We used these solar tilt mounts. I’ll probably write a whole article at some point on tilt mounts, but based on the performance we got in the heat of summer, whether you tilt them or not, the air space seems to really matter. I don’t think I would ever use a “Z bracket” system just because you can’t clean and can barely see under them. Also, we got an unexpected benefit from the air space: It’s like having built in shade for the covered part of the roof, which for us is nearly the whole thing. We noticed a difference in daytime heating inside.

NOTE: Do not actually buy this from Amazon! Go to Lowe’s or Home Depot because 10 foot sticks are about $30 (as of the time of writing this). They should be raised up above your roof using a UV safe rubber spacer washer and a high profile flat washer. Use a stud finder to locate the primary hardpoints in the roof and use those to mount the strut channel, then use the twist in channel nuts to hold the tilt mounts. There are plenty of videos on YouTube describing why using channels is better, but we added the washers so water could easily run under them.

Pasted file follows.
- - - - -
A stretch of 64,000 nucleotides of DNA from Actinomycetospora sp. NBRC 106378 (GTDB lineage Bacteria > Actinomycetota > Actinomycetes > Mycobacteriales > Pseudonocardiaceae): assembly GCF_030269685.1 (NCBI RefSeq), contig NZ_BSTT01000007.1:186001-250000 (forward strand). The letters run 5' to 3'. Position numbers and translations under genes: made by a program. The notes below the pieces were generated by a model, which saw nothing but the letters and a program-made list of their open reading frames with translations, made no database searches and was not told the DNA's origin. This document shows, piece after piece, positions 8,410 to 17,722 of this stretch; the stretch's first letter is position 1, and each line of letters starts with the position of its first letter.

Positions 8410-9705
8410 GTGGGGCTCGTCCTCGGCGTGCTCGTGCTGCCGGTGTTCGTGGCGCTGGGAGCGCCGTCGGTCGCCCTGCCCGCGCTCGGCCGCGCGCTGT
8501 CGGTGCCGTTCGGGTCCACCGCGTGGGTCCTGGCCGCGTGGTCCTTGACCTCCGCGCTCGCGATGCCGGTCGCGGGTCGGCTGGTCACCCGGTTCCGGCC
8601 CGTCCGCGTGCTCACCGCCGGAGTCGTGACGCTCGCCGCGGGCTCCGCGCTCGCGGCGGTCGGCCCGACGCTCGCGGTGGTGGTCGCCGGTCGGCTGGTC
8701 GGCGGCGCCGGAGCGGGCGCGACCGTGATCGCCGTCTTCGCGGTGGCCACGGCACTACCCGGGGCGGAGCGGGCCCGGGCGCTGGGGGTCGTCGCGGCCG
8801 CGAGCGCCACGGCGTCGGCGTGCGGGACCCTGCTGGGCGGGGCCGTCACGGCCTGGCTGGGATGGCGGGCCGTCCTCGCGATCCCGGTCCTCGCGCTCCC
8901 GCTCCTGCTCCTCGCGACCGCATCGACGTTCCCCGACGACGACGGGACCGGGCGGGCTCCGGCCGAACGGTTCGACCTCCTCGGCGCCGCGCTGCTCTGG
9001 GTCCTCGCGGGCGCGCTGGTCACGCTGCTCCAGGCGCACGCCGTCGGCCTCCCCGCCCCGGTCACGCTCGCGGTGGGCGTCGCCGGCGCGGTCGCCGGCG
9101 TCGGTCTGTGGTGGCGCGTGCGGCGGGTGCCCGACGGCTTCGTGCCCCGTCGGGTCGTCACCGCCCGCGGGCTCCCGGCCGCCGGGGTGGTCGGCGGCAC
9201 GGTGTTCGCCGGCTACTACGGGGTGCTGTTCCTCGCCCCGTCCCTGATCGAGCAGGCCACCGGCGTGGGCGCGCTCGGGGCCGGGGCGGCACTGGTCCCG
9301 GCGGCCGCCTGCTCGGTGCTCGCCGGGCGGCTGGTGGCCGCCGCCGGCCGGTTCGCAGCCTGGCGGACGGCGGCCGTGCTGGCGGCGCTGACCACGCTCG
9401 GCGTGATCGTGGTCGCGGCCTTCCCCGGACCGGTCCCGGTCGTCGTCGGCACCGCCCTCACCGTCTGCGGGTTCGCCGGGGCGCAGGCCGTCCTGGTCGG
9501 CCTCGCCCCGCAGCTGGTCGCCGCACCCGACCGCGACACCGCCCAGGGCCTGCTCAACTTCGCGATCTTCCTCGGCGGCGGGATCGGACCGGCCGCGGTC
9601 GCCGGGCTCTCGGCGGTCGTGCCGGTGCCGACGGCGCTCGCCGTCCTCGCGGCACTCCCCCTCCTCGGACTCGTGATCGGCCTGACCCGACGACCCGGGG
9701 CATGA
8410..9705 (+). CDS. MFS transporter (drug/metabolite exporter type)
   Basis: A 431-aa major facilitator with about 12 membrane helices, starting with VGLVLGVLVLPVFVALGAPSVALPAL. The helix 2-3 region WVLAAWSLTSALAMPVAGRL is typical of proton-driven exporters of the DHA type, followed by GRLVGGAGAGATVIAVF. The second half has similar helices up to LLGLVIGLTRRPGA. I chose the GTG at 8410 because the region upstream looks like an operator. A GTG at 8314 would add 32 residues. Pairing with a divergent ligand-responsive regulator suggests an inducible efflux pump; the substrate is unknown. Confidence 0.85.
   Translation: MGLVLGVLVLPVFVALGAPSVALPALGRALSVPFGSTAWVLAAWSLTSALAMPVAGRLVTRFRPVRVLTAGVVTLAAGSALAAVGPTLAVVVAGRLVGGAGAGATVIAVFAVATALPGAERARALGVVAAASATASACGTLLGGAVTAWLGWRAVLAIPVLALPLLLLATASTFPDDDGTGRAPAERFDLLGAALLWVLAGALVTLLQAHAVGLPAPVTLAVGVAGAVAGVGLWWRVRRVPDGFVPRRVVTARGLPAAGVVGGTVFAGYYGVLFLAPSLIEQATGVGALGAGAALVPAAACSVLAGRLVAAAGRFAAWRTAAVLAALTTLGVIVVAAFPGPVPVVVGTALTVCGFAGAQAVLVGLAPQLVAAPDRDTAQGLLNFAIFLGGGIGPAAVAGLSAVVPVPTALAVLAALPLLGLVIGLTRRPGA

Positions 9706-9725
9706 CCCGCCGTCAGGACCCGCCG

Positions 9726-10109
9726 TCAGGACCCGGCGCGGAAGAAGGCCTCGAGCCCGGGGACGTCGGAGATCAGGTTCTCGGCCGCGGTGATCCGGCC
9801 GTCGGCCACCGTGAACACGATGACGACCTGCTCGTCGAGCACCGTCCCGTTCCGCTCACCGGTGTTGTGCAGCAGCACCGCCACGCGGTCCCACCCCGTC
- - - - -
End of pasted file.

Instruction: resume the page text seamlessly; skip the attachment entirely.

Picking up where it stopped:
We have 12 panels which end up in 3 sets of 2 wires through the roof. These combiners do all the parallel connections to get from 24 wires down to 6 wires. (It takes 6 of them for our configuration of 6 sets of 2 in series being grouped into pairs for the wires to the charge controllers.)